At a time of rapid globalisation, solutions to a great many
problems bedeviling developing as well as developed countries cannot be found exclusively
within individual nations. Human rights issues such as freedom from poverty, starvation
and disease as well as environmental preservation and conflict resolution must be tackled
at the global level. Thus the United Nations is needed now more than ever. To strangle it
of funds would be to ruin the hopes of future generations.
Indeed, money shortages are nothing new to the United Nations which relies exclusively on its member countries for funding. The problem has plagued the organisation since its inception in 1945. Many member states have failed to pay their dues on time and in full for a variety of reasons, ranging from budgetary technicalities to simple poverty. Others withhold payments as a pressure tactic or to make a political point.
The UN';s continuing financial crisis includes all these elements but alarmingly it has reached unprecedented levels. So much so that it threatens not only the UN';s ability to fulfil the mandates given to it by member countries but also the organisation';s very existence.
As of September 30,1998 Member States owe the United Nations over $2.5 billion for current and past assessments - $1.8 billion for peacekeeping, $683 million for the regular UN budget and $22 million for international tribunals (see "Setting the Record Straight," United Nations Department of Public Information, DPI/1815/Rev.14, October 1998 at http://www.un.org/News/facts/finance.htm). This is way too much debt for the organisation to carry and must therefore be cleared quickly.
Since the UN is prohibited by its Charter from borrowing from commercial institutions, it has no choice but to rely on contributions from member countries calculated according to a formula approved by all member states - a formula which reflects a member';s economic status and its ability to pay.
However, this arrangement can only work if member states honour their treaty obligations to pay their membership dues in full and on time (on January 1st, each year), and without conditions. And unfortunately, only 100 of 185 Member States have paid in full what they owe.
In particular, the United States owes the UN $1.6 billion for past and current assessments, two-thirds of the total due. This debt - which persists despite the fact that the US has paid $228 million this year - includes $563 million for the regular budget and $1.04 billion for peacekeeping.
As a consequence, in order to cover its regular budget expenses, the UN has had to borrow periodically from peacekeeping funds. This impedes the organisation';s ability to reimburse those countries that provide peacekeeping troops and equipment promptly which could in turn threaten future peacekeeping missions.
The UN';s commitment to essential operations regarding basic human rights such as food security and health as well as peace and disarmament have also been compromised because a major debtor nation like the United States continues to withhold payment of their dues.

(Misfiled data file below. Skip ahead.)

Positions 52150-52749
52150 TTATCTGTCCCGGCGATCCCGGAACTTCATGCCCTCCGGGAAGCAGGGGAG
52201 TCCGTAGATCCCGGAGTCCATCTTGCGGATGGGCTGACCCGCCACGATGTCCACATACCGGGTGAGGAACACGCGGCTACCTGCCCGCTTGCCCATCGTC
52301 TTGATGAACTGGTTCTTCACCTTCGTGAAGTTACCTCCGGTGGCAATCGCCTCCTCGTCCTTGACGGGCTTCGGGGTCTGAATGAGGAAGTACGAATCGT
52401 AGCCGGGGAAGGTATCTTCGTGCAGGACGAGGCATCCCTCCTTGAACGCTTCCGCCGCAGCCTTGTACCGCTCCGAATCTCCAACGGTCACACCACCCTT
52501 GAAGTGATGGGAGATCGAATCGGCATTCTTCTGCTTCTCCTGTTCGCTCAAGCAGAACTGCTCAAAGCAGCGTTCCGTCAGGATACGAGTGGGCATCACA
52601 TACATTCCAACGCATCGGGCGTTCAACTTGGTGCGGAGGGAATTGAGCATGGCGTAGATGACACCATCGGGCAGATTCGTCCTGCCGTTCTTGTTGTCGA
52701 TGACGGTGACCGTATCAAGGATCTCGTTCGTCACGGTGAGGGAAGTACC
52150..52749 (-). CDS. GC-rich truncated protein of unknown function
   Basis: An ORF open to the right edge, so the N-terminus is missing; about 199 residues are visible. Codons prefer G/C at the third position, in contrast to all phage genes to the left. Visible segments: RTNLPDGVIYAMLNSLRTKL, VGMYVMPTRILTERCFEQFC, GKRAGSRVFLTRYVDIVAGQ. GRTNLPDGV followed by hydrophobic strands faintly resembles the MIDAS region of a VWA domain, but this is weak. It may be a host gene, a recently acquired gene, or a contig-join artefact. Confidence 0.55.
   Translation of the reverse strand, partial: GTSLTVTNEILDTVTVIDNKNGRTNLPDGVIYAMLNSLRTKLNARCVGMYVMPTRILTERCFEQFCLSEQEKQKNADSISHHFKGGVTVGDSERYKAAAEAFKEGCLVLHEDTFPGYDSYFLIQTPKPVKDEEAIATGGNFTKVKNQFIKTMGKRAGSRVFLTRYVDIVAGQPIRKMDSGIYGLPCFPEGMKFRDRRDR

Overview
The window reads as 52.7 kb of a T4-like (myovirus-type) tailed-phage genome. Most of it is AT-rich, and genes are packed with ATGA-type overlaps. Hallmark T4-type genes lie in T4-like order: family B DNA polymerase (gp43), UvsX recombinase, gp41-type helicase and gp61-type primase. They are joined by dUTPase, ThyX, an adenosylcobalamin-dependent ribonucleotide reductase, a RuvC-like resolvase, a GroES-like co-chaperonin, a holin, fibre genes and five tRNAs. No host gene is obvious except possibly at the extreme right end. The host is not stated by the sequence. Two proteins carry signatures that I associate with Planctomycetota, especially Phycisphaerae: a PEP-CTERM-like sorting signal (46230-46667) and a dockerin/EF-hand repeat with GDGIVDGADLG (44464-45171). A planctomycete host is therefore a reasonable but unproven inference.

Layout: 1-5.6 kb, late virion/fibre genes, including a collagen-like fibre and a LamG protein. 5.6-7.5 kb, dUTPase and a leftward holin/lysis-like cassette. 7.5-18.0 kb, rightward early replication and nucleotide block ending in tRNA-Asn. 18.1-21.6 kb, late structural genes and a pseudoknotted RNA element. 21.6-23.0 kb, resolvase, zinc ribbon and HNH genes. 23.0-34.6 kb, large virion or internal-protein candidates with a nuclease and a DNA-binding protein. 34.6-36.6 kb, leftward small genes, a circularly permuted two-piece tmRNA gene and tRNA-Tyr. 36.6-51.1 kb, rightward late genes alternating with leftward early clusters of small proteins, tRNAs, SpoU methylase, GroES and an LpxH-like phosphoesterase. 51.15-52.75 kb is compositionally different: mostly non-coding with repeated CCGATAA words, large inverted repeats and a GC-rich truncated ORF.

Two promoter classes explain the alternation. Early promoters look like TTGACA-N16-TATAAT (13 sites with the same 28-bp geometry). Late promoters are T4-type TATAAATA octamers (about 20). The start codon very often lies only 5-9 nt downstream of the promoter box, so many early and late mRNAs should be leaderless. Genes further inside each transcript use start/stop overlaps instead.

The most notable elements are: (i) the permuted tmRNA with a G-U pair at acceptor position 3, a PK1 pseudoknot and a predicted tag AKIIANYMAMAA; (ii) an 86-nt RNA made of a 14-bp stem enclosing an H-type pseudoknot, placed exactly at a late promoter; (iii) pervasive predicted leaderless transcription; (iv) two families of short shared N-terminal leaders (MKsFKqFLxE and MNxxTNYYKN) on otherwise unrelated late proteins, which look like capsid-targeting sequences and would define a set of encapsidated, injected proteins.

As it is, the UN';s current two-year budget is a tough, zero-growth plan that requires the Secretary General to carry on the work of the UN with only $2.5 bn which is over $100 million less than what the UN had to work with for the previous two-year period. Yet, the US and other countries that have pushed hard for these cuts have not duly paid their share of the very austere budget they approved in full.
"The United States'; delinquency is worsened by its demands that certain conditions be met before it pays its regular dues or its arrears," argues James A. Paul, Executive Director of the Global Policy Forum. "In 1998, the US is seeking a record number of conditions on the UN, to force the UN to adopt policies that are contrary to decisions of the majority of members, threatening to wreck the process of multilateral decision making."
Conservative leaders in the US Congress are the most visible parties responsible for the UN';s crisis. However, the Clinton administration must share important responsibility for refusing to take leadership on this issue. Other governments must also accept responsibility for failing to work effectively for a solution.
"Multinational corporations are also responsible parties because many of them have financed negative campaigns about the UN (one of them being the myth of the UN';s "vast, bloated bureaucracy") and fought UN efforts to establish sensible global regulation of the environment, labour practices and other matters," argues Paul further (see J. A. Paul, "Talking Points on the UN Financial Crisis," at http://www.globalpolicy.org/vigil/talkpoi.htm).
That is why ordinary citizens must now play a major role in forging a transnational citizens'; movement that would expose the lawless activity of governments and transnational corporations alike in undermining the UN. And through it, the ordinary people of the world would be able to ensure that the call for a strong and well-funded UN would not go unheeded.
Ahmad Faiz bin Abdul Rahman
4 December 1998.
[[Currently, he is the Assistant Director of the International Movement for a Just World (JUST). He was also a Researcher for the Institute of Islamic Understanding, Malaysia (IKIM)].]